< --Previous Up Next–>
Kendall Block III
Life Span: 1873-1940
Location: SW Corner of Washington and Dearborn 40 North Dearborn
Architect: John M. Van Osdel
CHICAGO REAL ESTATE EXCHANGE building, at 40 N. Dearborn street on the southwest corner of W. Washington street, fronting 90 feet on the former and 40 feet on the latter, was the first “fireproof” building in Chicago. It was first known as the Kendall Block and then as the Equitable building. It was originally four stories and one basement high, on spread foundations.
Terra cotta floor arches and terra cotta partitions were used here for the first time.
In 1854, Orrin Kendall had constructed on this site a four-story bakery building. It perished in the great fire of that year. John M. Van Osdel was the architect both of this building and of its successor, which was demolished in 1940 to make way for a new two-story building. The property has been acquired by the Chicago Title & Trust Co., which now owns the entire north half of the block except the Methodist Temple building.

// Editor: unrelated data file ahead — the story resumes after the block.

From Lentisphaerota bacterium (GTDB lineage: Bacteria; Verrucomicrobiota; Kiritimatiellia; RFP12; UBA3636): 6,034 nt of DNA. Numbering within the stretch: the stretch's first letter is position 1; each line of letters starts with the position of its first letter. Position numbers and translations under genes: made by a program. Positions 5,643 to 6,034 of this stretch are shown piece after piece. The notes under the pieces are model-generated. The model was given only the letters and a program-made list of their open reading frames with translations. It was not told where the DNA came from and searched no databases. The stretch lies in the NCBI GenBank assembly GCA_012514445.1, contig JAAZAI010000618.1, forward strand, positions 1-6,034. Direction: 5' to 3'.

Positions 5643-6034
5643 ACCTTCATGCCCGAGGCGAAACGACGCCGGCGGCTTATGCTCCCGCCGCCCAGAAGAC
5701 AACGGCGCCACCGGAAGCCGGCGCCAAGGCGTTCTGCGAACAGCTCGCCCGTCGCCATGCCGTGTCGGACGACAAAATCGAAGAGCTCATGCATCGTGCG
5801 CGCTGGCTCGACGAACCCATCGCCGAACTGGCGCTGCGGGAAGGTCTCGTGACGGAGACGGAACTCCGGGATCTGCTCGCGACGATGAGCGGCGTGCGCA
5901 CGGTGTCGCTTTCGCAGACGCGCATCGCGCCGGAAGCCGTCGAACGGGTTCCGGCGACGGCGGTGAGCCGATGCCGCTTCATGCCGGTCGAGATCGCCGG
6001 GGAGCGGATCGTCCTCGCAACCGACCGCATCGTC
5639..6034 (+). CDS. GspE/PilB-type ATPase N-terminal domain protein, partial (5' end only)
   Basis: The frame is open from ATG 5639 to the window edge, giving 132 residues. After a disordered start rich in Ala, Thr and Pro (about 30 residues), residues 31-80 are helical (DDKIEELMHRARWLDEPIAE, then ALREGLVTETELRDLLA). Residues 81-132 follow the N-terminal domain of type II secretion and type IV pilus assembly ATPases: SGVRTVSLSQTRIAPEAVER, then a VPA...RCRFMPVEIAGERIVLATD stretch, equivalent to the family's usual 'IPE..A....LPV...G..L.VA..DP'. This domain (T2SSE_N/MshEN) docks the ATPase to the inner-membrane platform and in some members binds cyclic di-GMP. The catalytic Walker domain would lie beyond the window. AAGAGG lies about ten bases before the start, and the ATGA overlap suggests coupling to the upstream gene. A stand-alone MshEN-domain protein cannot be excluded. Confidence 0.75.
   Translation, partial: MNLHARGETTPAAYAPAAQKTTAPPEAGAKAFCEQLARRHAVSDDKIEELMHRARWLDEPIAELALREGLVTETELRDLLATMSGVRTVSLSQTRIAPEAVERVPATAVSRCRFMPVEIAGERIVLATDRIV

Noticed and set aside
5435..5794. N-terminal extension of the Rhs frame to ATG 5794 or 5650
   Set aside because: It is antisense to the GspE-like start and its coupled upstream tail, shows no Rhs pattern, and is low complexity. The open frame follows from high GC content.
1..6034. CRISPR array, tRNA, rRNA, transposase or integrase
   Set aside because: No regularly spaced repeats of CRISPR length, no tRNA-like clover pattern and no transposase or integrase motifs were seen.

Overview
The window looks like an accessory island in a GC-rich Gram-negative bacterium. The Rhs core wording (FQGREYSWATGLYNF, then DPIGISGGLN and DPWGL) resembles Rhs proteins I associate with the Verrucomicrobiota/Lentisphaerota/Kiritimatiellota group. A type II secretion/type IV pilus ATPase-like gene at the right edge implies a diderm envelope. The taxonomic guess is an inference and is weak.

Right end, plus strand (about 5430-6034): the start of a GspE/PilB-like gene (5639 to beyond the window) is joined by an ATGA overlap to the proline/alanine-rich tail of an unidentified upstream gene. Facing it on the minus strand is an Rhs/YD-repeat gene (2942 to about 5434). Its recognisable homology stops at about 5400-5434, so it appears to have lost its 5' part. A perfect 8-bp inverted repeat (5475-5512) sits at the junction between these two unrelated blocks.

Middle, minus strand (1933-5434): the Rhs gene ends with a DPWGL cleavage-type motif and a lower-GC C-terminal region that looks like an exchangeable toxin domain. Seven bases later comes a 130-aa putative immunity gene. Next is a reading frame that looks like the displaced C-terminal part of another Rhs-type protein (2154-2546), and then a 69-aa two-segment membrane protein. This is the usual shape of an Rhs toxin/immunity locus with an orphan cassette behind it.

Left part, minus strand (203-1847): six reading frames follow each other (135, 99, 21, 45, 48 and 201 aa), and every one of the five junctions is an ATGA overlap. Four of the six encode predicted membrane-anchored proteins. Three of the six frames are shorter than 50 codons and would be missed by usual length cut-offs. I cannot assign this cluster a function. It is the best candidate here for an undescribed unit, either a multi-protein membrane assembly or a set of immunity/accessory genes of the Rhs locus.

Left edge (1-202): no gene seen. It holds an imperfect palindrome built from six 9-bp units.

This building was remodeled in 1893 by Holabird & Roche.
Inland Architect and News Record
Advertising agency Coburn, Cook & Company was in the Kendall Building in 1874.
The ad agent was a space broker; ads were simple bulletins handed back and forth as commodities. Agencies operated like banks, with tellers (left), clients (center) and clerks (right). The clients paid a straight commission.
SW corner of Dearborn & Washington Streets
Robinson Fire Map
Volume 3, Plate 1